Chinese debtors named and shamed on cinema screens during Avengers: Endgame film premiere
30th April 2019
Chinese authorities appear to be ramping up a practice that shames debtors into paying back the state by projecting their names and photographs onto the big screen ahead of popular films.
- People who owed money to the state were shamed ahead of Avengers screenings
- Many Chinese social media users came out in support of authorities’ actions
- Local courts are increasingly turning to public shaming to recoup funds from citizens
What began as isolated reports last year that cinemas were screening a “reel of shame” — one in south-western Sichuan province showed the details of business executives who defaulted on their debts — is now being rolled out more widely.
It comes as the Asian superpower utilises multiple technological tools to monitor the behaviour of its 1.4 billion citizens, as part of its Social Credit System that is alternately used to punish and reward citizens’ behaviour.
Most recently, at a cinema in China’s eastern Zhejiang province, Marvel’s long-awaited premiere of Avengers: Endgame was preceded by blown-up headshots of people who owed money to the state as a preview to the main feature.
The public shaming session urged the featured debtors to pay their dues or face consequences, according to a post shared by Liandu District People’s Court’s WeChat account.
A 30-second clip accompanied by dramatic background music included images of 60 people and the amounts they owed.
The clip says there is “zero tolerance” for people who do not pay their debts, saying they risked being barred from taking China’s high-speed trains and staying in hotels, as well as having their bank accounts frozen.
Liandu Court said in an announcement last May that cinema shaming was just one of its strategies, and people who defaulted on paying court-ordered fines would also have their image displayed on screens in more than 300 locations across shopping malls, railway stations and markets “in order to give the dishonest people nowhere to hide”.
The practice is the latest court-mandated escalation in naming and shaming “laolai” — a derogatory term for dishonest debtors who are placed on a financial blacklist — that is mushrooming across China.
Earlier this year, China’s Hebei province rolled out a Deadbeat Map for social media giant WeChat that gave users a radar showing them when they were in the presence of someone who owed the state money.
‘I have to make sure my kid won’t see that’: Debtor
Space to play or pause, M to mute, left and right arrows to seek, up and down arrows for volume.
Local courts are increasingly turning to public shaming — from reels of shame to billboard displays — as a method to recoup funds from citizens.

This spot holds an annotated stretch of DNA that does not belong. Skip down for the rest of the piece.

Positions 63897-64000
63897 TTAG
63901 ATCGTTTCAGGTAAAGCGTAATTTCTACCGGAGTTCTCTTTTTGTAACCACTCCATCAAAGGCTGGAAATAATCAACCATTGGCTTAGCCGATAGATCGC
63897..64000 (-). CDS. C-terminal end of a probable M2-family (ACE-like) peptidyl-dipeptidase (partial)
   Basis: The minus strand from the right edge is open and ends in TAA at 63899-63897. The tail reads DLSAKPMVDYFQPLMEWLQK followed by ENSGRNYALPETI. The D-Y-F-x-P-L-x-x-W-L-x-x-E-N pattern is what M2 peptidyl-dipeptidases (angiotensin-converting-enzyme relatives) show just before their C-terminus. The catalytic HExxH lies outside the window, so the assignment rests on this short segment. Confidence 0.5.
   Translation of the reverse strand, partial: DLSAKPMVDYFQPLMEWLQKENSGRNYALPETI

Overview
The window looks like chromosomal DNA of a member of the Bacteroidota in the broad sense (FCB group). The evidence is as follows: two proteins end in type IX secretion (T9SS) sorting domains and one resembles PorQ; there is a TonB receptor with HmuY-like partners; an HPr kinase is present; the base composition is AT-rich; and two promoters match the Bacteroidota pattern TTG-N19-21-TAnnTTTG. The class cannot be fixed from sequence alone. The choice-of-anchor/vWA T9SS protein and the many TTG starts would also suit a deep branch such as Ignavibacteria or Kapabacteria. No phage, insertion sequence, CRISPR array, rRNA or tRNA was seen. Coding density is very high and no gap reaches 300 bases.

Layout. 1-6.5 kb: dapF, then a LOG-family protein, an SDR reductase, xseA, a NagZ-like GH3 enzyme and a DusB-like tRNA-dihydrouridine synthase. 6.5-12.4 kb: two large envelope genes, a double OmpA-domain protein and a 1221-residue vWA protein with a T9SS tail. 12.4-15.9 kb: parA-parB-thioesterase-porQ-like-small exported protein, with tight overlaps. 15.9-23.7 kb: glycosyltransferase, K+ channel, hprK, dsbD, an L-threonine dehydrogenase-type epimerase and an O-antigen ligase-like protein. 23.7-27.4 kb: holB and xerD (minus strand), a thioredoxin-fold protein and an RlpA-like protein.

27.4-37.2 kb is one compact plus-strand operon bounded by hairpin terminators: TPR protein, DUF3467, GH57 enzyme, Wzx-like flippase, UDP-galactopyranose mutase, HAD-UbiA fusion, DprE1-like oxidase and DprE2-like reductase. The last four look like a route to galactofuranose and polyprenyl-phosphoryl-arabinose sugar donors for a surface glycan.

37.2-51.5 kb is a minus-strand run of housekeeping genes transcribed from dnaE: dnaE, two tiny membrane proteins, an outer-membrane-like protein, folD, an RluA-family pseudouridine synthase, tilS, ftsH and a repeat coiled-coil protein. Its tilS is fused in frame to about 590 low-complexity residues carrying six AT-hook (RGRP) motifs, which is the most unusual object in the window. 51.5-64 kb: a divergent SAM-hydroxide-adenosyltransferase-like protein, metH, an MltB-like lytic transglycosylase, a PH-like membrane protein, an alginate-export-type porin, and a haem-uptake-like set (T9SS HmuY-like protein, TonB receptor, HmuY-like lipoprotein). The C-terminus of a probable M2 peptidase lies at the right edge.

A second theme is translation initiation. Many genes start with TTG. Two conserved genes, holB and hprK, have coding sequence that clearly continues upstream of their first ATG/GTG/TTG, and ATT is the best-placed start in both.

Reports from state media outlets China News and Xinhua show courts have also been employing the tactic at cinemas and other public locations in Hebei, Jiangxi, Sichuan, Jiangsu and Guizhou provinces.
One debtor, named only as Lan, told local media outlet Zhejiang Daily that he went to pay off his debts after his details were publicised at an Avengers: Endgame screening in the province.
“As a father, I don’t want to shame my daughter … I have to make sure that my kid won’t see that,” he said.
Leave no dark corner
China is building a digital dictatorship to exert control over its 1.4 billion citizens. For some, “social credit” will bring privileges, for others, punishment, as Matthew Carney reports.
The shaming ahead of Avengers: Endgame was widely discussed on Chinese social media platform Weibo, where many users were surprised by the preview — and generally supportive of authorities’ actions.
“I suggest to promote it across the whole country. I give credit to it!” Weibo user Eden-Lee posted.
But despite the hype, Liandu Court said only 80 of the 5,478 people who had featured in its reels of shame in 2018 had fulfilled their monetary obligations.
And not everyone in China supports the embrace of public shaming.
“To be honest, I don’t mind it if the trailer was exposing wanted criminals — authorities are fully capable of catching these laolai people without making them suffer,” another Weibo user posted.
“Why would they impose public shaming [like this similar to] the Cultural Revolution?”
More links to this Article – Mick Raven
Beijing to Judge Every Resident Based on Behavior by End of 2020 – Bloomberg
Chinese company LinkSure hopes to deliver free worldwide satellite internet by 2026 – ABC News
China pressured Sydney council into banning media company critical of Communist Party – ABC News
Tony Abbott attended re-election fundraiser at fugitive Chinese tycoon’s golf club – China power – ABC News
Bill Shorten and Scott Morrison risk losing access to Chinese voters on WeChat – Australia Votes – Federal Election 2019 – Politics – ABC News
‘Uncharted territory’ WeChat’s new role in Australian public life raises difficult questions – China power – ABC News
China’s Belt and Road Forum shows Xi Jinping’s ‘genius marketing ploy’ has become ‘project of the century’
Hong Kong pro-democracy leaders jailed over ‘Umbrella Movement’ protests – ABC News
Burger King pulls New Zealand chopsticks ad after outcry in China and grilling on social media – ABC News
Tiananmen Square and Youth Day China braces for a year of significant yet difficult anniversaries – China power – ABC News
US Marines arriving in Darwin in record numbers to focus on Indo-Pacific stability – ABC News
China celebrates 70th anniversary of its navy with huge parade as it challenges US supremacy at sea – ABC News
Petition update · Capilano Ltd , politicians and the Chinese elite. · Change.org